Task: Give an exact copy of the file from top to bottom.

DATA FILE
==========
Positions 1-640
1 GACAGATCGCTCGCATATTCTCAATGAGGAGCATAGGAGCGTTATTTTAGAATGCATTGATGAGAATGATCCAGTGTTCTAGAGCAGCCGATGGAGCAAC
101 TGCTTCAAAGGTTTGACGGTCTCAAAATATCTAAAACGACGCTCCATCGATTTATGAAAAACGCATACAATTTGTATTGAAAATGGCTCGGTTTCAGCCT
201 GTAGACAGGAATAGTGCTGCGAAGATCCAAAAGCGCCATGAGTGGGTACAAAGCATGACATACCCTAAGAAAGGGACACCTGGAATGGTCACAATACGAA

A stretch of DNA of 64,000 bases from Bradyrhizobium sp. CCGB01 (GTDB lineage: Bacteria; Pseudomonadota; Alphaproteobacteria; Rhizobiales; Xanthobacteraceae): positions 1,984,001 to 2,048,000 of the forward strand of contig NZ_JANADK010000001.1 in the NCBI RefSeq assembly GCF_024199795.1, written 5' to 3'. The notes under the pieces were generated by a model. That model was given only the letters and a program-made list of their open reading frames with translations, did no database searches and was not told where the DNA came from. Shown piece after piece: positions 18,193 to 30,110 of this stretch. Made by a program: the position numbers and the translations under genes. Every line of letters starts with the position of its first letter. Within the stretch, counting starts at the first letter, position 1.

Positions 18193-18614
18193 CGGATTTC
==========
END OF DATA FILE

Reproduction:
Positions 1-640
1 GACAGATCGCTCGCATATTCTCAATGAGGAGCATAGGAGCGTTATTTTAGAATGCATTGATGAGAATGATCCAGTGTTCTAGAGCAGCCGATGGAGCAAC
101 TGCTTCAAAGGTTTGACGGTCTCAAAATATCTAAAACGACGCTCCATCGATTTATGAAAAACGCATACAATTTGTATTGAAAATGGCTCGGTTTCAGCCT
201 GTAGACAGGAATAGTGCTGCGAAGATCCAAAAGCGCCATGAGTGGGTACAAAGCATGACATACCCTAAGAAAGGGACACCTGGAATGGTCACAATACGAA

A stretch of DNA of 64,000 bases from Bradyrhizobium sp. CCGB01 (GTDB lineage: Bacteria; Pseudomonadota; Alphaproteobacteria; Rhizobiales; Xanthobacteraceae): positions 1,984,001 to 2,048,000 of the forward strand of contig NZ_JANADK010000001.1 in the NCBI RefSeq assembly GCF_024199795.1, written 5' to 3'. The notes under the pieces were generated by a model. That model was given only the letters and a program-made list of their open reading frames with translations, did no database searches and was not told where the DNA came from. Shown piece after piece: positions 18,193 to 30,110 of this stretch. Made by a program: the position numbers and the translations under genes. Every line of letters starts with the position of its first letter. Within the stretch, counting starts at the first letter, position 1.

Positions 18193-18614
18193 CGGATTTC